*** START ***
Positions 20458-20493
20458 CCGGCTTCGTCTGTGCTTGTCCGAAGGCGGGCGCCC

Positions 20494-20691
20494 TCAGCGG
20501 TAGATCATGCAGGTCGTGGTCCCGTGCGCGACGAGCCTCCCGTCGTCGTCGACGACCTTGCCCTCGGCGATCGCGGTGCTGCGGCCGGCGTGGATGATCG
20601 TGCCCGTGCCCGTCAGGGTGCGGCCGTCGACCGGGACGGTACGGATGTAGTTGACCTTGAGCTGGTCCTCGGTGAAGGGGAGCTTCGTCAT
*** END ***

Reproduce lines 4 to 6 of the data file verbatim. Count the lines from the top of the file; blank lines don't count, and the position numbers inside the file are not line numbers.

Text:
20494 TCAGCGG
20501 TAGATCATGCAGGTCGTGGTCCCGTGCGCGACGAGCCTCCCGTCGTCGTCGACGACCTTGCCCTCGGCGATCGCGGTGCTGCGGCCGGCGTGGATGATCG
20601 TGCCCGTGCCCGTCAGGGTGCGGCCGTCGACCGGGACGGTACGGATGTAGTTGACCTTGAGCTGGTCCTCGGTGAAGGGGAGCTTCGTCAT